In one such embodiment, the MS 402 may already be associated with the BS 406 and established on the WiMAX network via the BS 406. As part of the use of the WiMAX network, the MS 402 may have used or had made available to it a number of service flows. These service flows may have used or included various context information, as described above. Furthermore, the MS 402 may include context information, e.g., MS capabilities, that are not directly a result of any particular service flow; however, they may be associated with various service flows.

Action 410 illustrates that, in one embodiment, the MS 402 may associate itself with the AP 404. In one embodiment, the MS 402 may be established on the WLAN via the AP 404. In one embodiment, this may occur once the MS 402 has detected a reasonably strong WLAN signal; wherein reasonable strength is determined by a preconfigured value. In various embodiments, because the WiMAX network has a much greater range than a WLAN, the WiMAX network may continue to be available. Therefore, in one embodiment, the establishment of the MS 402 on the WLAN may occur at a leisurely pace without the loss of connectivity. Such establishment may include, in one embodiment, association with a WLAN AP 404, the assignment of an Internet Protocol (IP) address associated with the WLAN, and any QoS negotiation for expected data sessions using the WLAN. During this process, the WiMAX connection may be kept alive or active, and data traffic, via service flows, may continue as normal.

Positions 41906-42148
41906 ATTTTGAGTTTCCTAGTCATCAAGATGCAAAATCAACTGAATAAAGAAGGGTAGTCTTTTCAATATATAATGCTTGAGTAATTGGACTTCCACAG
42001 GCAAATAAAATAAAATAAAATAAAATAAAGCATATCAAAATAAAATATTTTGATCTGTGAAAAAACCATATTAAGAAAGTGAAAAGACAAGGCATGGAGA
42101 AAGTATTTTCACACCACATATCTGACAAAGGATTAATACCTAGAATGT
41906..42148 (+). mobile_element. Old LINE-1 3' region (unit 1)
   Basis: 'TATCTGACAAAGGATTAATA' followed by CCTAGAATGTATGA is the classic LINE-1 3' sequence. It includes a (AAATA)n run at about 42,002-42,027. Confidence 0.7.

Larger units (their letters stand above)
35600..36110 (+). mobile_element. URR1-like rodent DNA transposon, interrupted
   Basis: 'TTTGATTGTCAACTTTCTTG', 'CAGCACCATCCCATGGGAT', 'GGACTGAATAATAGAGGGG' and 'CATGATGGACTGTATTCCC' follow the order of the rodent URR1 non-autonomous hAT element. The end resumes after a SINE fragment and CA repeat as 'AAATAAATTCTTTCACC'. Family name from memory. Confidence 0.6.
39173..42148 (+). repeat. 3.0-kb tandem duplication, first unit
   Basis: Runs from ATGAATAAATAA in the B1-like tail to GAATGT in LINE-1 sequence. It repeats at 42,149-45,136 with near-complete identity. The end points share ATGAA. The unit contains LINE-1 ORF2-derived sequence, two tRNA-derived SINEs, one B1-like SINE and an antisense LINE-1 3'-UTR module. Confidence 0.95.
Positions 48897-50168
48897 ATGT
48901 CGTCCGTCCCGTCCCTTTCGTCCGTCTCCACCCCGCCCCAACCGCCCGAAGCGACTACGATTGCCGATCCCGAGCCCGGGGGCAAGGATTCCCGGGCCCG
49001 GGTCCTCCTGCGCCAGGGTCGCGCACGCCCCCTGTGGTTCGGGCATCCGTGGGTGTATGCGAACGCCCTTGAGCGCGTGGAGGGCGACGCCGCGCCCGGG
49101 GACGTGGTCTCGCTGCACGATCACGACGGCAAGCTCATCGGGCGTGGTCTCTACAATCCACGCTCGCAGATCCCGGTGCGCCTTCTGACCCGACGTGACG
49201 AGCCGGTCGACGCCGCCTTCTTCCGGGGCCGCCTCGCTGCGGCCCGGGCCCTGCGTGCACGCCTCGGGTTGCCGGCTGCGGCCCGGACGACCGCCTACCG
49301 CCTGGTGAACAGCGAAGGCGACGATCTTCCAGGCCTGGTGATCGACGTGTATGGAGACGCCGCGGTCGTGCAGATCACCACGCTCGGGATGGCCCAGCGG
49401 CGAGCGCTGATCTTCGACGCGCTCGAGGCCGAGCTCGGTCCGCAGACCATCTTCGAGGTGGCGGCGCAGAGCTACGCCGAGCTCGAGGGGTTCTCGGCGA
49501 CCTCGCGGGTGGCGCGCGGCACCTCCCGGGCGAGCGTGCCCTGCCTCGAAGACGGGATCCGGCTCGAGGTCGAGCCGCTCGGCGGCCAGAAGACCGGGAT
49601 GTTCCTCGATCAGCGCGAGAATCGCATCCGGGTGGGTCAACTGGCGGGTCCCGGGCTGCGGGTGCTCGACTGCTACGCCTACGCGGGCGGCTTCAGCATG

Action 412 illustrates that, in one embodiment, the MS 402 may notify the BS 406 that the MS 402 is entering a semi-idle mode with respect to the first (e.g., WiMAX) network. In various embodiments, the semi-idle mode may be associated with the MS 402 performing a handover from the first wireless network to a second wireless network (e.g., WiMAX to WiFi).

In one embodiment, action 412 may include the use of a de-registration request (DREG-REQ) sent from the MS 402 to the BS 406. In one embodiment, the request may include a field that indicates that the MS 402 is entering a semi-idle mode or, in another embodiment, is performing a handover from the WiMAX to the WiFi network. In some embodiments (e.g., a WiMAX embodiment) this field may be known as a Type/Length % Value (TLV). In various embodiments, the TLV may include a formatting scheme for passing variable fields and values using messages. In such an embodiment, the TLV may be known as a “Radio-idle Mode Indication”.

In some embodiments, the field may indicate that the MS 402 is entering an idle state, while another field indicates that the MS 402 is performing a handover to the WiFi network. In such an embodiment, the combination of the two (or more) fields may indicate to the BS 406 that the MS 402 is entering a semi-idle state or mode.